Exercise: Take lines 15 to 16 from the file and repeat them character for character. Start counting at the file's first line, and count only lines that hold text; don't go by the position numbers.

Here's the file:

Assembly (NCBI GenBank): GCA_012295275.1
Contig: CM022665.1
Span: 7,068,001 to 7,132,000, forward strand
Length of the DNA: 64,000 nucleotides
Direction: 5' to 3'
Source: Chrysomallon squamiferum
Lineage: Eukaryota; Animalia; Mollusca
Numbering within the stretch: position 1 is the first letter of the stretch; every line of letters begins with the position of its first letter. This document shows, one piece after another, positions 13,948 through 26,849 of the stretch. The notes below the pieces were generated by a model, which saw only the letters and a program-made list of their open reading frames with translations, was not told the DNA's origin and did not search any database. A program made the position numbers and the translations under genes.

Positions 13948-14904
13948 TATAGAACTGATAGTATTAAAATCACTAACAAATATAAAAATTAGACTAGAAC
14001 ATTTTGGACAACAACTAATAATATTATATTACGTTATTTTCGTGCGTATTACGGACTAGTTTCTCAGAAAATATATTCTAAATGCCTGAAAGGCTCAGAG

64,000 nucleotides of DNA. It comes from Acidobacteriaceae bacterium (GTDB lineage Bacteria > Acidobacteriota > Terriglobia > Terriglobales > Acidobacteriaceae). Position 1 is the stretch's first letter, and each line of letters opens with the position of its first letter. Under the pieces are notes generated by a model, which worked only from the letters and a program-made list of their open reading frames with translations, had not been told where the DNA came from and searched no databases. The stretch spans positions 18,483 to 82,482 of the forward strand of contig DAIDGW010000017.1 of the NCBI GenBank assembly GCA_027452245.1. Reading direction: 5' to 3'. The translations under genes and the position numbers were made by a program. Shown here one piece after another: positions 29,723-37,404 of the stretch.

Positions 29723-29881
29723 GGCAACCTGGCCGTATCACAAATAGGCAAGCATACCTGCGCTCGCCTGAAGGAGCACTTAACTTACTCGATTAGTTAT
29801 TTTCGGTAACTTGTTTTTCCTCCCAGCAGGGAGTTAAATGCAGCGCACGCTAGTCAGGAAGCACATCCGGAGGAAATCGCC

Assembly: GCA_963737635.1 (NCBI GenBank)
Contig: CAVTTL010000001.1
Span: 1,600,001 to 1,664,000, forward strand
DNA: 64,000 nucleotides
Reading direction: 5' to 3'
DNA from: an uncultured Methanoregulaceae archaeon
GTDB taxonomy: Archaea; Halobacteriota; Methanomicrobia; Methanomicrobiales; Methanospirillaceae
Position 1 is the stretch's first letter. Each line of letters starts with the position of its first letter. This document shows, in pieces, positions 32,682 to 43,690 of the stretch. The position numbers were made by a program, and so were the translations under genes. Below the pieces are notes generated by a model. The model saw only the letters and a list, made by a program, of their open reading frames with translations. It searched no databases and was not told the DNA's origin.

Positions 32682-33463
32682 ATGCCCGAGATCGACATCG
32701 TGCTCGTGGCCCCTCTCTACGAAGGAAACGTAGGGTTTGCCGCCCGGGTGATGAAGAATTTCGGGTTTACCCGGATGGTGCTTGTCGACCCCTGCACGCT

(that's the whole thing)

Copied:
29801 TTTCGGTAACTTGTTTTTCCTCCCAGCAGGGAGTTAAATGCAGCGCACGCTAGTCAGGAAGCACATCCGGAGGAAATCGCC

Assembly: GCA_963737635.1 (NCBI GenBank)